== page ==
"You can't push your trainee beyond a point. She needed the extra break this year. How long could she have continued? She has been at it from 2001, almost without a break," he said in answer to a query about the late start she had this year.

"The Olympics effort had drained her mentally and physically," Bobby added as he explained the reasons for the late start. It was past midnight that day at the Indira Gandhi International Airport in Delhi. She had just returned with the silver from the World Athletics Final in Monaco, her second biggest achievement in a decade-long career.

Bobby should have said, "drained us" and he would not have been off the mark. Bobby and Anju invariably talk in plural. `We' rather than `she' or `he'. "We have to qualify for the World Athletics Final, we have to catch up with the Russians; we have to improve our ranking; we have to plan for next year... " That is the way it goes much of the time.

"It is only because one is young that one can do this running around, this travelling. The body needs a break and I have been trying to get some much-needed rest," says Bobby. He knows of course that Anju needs more rest though she shrugs off any suggestion that the dash from Incheon to Delhi to Frankfurt to Nice to Monaco and back must have been very taxing. "We are used to it," she tells a scribe.

"There was a stage (close to the Paris Worlds) when I felt like leaving everything and going home. The strain of practising, running around for everything you needed, uncertainties about visas, it was proving a little too much," Anju confided a day after she won that history-making World Championship bronze at the Stade de France in August, 2003.

But they took a break from the competitions and intense training, left their temporary training base in Madrid and came over to Paris. Slowly, but steadily, Anju was back to her competition trim. The rest is history.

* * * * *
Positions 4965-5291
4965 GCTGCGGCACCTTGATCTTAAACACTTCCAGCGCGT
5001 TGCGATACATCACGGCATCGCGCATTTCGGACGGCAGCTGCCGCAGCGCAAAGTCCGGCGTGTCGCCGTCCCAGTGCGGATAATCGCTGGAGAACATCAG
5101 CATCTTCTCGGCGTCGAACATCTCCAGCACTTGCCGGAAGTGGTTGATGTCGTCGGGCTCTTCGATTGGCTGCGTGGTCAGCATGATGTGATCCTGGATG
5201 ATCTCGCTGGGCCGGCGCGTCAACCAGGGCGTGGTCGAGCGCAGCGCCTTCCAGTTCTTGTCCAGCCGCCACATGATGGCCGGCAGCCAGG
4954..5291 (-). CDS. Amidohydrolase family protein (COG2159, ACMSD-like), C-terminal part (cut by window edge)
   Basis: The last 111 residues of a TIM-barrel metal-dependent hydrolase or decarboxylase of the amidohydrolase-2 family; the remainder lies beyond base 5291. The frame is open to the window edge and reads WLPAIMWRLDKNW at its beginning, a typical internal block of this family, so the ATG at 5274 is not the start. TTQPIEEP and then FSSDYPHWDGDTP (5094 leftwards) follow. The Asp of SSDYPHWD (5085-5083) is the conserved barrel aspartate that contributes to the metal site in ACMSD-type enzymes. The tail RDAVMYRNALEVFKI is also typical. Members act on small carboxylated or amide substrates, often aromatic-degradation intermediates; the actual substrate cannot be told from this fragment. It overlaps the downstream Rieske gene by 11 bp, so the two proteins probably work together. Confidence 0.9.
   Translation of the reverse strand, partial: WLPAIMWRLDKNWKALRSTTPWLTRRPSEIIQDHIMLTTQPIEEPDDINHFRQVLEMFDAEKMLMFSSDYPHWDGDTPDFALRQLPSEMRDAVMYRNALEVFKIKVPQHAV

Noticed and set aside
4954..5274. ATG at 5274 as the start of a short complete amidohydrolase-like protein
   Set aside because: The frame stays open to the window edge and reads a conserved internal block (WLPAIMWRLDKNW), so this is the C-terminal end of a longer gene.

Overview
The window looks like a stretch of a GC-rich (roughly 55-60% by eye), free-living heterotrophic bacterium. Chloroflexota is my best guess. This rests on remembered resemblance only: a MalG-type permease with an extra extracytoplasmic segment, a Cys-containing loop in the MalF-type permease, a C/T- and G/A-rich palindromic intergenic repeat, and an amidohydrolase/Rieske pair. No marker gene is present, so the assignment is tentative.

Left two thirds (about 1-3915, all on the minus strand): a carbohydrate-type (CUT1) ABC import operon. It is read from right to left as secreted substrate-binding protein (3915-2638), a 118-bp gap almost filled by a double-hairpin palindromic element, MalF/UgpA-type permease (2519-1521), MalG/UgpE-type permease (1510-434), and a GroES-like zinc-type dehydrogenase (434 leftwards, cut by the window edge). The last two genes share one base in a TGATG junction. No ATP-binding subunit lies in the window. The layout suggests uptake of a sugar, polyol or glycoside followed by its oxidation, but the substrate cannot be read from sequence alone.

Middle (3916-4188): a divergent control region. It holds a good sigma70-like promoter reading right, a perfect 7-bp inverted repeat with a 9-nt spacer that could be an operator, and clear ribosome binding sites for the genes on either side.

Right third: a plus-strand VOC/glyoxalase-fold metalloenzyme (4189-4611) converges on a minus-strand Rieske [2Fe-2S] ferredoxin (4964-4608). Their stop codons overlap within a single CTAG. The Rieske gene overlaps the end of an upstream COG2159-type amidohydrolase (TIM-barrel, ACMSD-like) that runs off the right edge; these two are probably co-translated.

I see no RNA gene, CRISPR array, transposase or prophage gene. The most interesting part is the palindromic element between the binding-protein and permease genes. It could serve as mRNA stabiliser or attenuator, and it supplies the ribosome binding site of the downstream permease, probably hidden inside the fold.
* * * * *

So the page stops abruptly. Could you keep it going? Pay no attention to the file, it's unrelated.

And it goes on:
"It really feels good to have a medal from a competition that had the best in the world," said Anju after her performance in Monaco.

The Olympic year proved tougher. Expectations had soared by then, expectations of that elusive Olympic medal. Not even Milkha Singh or P.T. Usha had achieved that, though they had come agonisingly close to it.

Can Anju do it?

"Why not?" was always the counter from Bobby.

As Bobby looks back, there is disappointment that Anju couldn't get the Olympic medal the country was waiting for, despite a career-best 6.83. There is also pride at the same time that she gave it her best shot despite several hurdles and health problems.

"This year the preparations weren't as good as the Olympic year," says Anju. She had started with a modest 6.42m in the Doha Grand Prix and looked to be reaching nowhere by the time the Helsinki World Championships came in August.

Still, Bobby's confidence and Anju's enthusiasm suggested that there could be a medal. True to their promise, Anju touched a season best of 6.66 metres, but finished fifth, the lesser known American, Tianna Madison, taking the gold at 6.89, with Russian Tatyana Kotova (6.79m) and Frenchwoman Eunice Barber (6.76m) winning the silver and bronze.

"I put up my best fight in the worst climate," said Anju. In the rain and cold of Helsinki, where she needed three windcheaters to protect her, it was a miracle that she managed four other jumps of over 6.50.